cies quit their retreat equally by day and * GENUS DASYPUS.—We possessed very night, and these are said not to be so rapid seanty information on these animals till in their motions as the others.-Cuvier.

(g) This chapter is chiefly extracted from Buffon, which I meution at once, to save the trouble of repeated quotations.


ight spe

teeth, but is armed with five toes on each foot, with long white claws. But what it is chiefly distinguished by is its scaly covering, which in some measure hides all the proportions of its body. These scales defend the animal on all parts, except the under part of the head and neck, under the shoulders, the breast, the belly, and the inner side of the legs; all which parts are covered with a smooth soft skin, without hair. Between the shells of this animal, at all the interstices, are seen hairs like bristles, brown at the extremity, and yellow towards the root. The scales of this extraordinary creature are of different sizes and different forms, and stuck upon the body somewhat like the leaves of an artichoke. The largest are found near the tail, which is covered with them like the rest of the body. These are above three inches broad, and about two inches long, thick in the middle, and sharp at the edges, and terminated in a roundish point. They are extremely hard, and their substance resembles that of born. They are convex on the outside, and a little concave on the inner; one edge sticks in the skin, while the other laps over that immediately behind it. Those that cover the tail conform to the shape of that part, being of a dusky brown colour, and so hard, when the animal has acquired its full growth, as to turn a musket-ball.

Thus armed, this animal fears nothing from the efforts of all other creatures, except man. The instant it perceives the approach of an enemy, it rolls itself np like the hedge-hog, and presents no part but the cutting edges of its scales to the assailant. Its long tail, which, at first view, might be thought easily separable, serves still more to increase the animal's security. This is lapped round the rest of the body, and, being defended with shells even more cutting than any other part, the creature continues in perfect security. Its shells are so large, so thick, and so pointed, that they repel every animal of prey ; they make a coat of armour that wounds while it resists, and at once protects and threatens. The most cruel, the most famished quadruped of the forest, the tiger. the pan. ther, and the hyæna, make vain attempts to force it. They tread upon, they roll it about, but all to no purpose ; the pangolin remains sale within, while its invader almost always feels the reward of its rashness. The fox often destroys the hedge-hog by pressing it with his weight, and thus obliges it to put forth its nose, which he instantly seizes, and soon after the whole body; but the scales of the pangolin effectually support it under any such weight, while nothing that the strongest animals are capable of doing can compel it to surrender. Man alone seems furnished with arms to conquer its obstinacy. The negroes of Africa, when they find it, beat it to death with clubs, and consider its flesh as a very great delicacy.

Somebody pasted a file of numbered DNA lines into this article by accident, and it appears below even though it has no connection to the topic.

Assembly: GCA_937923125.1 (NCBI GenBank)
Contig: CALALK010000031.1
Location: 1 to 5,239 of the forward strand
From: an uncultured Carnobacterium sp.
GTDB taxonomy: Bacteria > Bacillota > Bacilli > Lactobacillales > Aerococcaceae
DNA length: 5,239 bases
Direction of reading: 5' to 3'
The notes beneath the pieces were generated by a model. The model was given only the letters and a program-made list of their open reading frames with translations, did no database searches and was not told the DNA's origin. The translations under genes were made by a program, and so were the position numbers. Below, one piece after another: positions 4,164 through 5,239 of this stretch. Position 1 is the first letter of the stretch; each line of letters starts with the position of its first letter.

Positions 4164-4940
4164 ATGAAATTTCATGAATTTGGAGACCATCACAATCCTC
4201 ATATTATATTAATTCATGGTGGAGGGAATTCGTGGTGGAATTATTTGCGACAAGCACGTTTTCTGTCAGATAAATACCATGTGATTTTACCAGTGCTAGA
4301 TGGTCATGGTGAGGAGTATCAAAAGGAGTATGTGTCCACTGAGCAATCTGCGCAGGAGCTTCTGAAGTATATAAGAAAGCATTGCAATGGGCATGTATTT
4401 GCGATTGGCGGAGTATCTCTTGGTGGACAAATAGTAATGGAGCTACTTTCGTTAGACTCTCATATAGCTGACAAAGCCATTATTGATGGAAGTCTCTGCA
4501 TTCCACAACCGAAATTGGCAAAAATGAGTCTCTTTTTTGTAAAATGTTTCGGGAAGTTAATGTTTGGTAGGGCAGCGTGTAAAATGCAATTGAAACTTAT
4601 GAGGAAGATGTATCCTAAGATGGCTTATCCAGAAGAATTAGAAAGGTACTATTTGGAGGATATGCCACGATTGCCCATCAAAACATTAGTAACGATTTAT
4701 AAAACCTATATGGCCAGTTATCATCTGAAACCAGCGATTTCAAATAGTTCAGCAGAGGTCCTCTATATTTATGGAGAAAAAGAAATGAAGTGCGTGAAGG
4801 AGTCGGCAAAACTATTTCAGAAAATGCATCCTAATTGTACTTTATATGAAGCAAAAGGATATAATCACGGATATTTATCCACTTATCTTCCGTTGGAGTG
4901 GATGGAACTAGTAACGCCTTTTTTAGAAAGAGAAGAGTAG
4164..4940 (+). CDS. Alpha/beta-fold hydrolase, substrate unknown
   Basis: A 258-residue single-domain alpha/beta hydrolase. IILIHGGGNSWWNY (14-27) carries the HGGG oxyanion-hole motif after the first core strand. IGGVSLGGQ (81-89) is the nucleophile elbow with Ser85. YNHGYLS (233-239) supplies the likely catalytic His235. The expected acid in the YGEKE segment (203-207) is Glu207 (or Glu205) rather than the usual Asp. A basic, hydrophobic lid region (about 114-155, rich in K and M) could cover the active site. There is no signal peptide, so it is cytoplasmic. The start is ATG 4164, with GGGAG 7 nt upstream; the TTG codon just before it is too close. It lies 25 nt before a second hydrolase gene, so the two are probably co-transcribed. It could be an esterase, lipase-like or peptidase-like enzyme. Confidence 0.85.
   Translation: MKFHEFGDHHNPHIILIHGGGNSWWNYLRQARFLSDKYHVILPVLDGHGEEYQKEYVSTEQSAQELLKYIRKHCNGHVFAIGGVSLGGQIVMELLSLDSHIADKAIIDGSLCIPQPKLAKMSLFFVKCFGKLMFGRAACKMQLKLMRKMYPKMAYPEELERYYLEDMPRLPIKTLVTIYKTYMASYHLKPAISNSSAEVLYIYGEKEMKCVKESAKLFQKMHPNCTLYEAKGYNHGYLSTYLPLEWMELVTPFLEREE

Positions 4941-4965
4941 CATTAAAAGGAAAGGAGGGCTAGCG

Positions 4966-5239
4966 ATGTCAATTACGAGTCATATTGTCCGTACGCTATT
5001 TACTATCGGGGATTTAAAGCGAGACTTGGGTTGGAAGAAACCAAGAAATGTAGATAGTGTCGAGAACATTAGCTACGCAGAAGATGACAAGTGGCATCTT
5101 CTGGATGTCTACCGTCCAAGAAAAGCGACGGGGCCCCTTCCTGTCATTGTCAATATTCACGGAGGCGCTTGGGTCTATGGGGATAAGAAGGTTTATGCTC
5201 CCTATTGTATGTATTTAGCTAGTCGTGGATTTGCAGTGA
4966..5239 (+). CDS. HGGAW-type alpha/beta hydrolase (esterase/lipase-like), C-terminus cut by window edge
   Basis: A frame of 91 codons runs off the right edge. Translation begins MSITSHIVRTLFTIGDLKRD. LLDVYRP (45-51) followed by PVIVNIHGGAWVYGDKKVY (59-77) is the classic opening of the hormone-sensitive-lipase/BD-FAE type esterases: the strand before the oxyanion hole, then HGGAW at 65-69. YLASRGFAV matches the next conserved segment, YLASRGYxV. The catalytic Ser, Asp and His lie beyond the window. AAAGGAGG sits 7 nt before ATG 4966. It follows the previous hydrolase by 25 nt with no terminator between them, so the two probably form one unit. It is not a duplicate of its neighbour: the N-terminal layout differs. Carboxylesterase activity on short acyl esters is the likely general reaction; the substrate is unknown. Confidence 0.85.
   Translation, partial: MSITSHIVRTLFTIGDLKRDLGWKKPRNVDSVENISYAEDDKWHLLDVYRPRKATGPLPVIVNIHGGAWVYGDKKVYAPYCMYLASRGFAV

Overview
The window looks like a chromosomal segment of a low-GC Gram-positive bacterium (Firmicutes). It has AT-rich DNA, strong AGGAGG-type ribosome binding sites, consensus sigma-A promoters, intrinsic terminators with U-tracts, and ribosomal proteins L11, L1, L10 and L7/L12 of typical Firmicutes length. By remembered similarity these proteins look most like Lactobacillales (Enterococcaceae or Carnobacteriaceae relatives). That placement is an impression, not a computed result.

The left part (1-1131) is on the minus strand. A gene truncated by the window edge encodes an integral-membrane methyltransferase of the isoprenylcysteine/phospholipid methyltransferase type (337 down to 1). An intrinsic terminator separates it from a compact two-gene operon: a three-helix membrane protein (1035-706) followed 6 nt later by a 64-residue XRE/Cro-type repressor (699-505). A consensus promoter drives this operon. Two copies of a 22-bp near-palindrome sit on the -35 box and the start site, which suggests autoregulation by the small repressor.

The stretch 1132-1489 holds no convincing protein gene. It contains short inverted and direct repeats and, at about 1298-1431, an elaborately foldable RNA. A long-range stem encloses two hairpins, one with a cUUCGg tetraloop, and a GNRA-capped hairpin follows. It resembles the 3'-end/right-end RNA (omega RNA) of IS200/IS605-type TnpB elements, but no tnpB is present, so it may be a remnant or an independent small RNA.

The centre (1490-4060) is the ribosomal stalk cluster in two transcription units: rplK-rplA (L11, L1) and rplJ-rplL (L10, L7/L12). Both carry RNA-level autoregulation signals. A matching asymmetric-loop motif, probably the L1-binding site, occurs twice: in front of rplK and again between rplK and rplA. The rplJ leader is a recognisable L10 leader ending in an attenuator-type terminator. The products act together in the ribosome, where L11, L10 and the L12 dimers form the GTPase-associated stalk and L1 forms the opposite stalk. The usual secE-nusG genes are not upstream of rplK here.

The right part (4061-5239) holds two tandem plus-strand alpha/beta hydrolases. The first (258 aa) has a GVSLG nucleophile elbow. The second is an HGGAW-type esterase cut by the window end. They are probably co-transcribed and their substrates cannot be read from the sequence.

But, although this animal be so formidable in its appearance, there cannot be a more harmless, inoffensive creature when unmolested. It is even unqualified by nature to injure larger animals, if it had the disposition, for it has no teeth, It should seem that the bony matter, which goes in other animals to supply the teeth, is exhausted in this in supplying the scales that go to the covering of its body. However this be, its life seems correspondent to its peculiar conformation. Incapable of being carnivorous, since it has no teeth, nor of subsisting on vegetables, which require much chewing, it lives entirely upon insects, for which nature bas fitted it in a very extraordinary manner. As it has a long nose, so it may naturally be supposed to have a long tongue; but, to increase its length still more, it is doubled in the mouth, so that when extended it is shot out to above a quarter of a yard beyond the tip of the nose. This tongue is round, extremely red, and covered with an unctious and slimy liquor which gives it a shining hue. When the pangolin, therefore, approaches an ant hill, for these are the insects on which it chiefly feeds, it lies down near it, concealing as much as possible the place of its retreat, and stretching out its long tongue among the ants, keeps it for some time quite immovable. These little animals, allured by its appearance, and the unctuous substance with which it is smeared, instantly gather upon it in great numbers; and when the pangolin suppuses a sufficiency, it quickly withdraws the tongue, and swallows them at once. This peculiar manner of hunting for its prey is repeated either till it be satisfied, or

« PreviousContinue »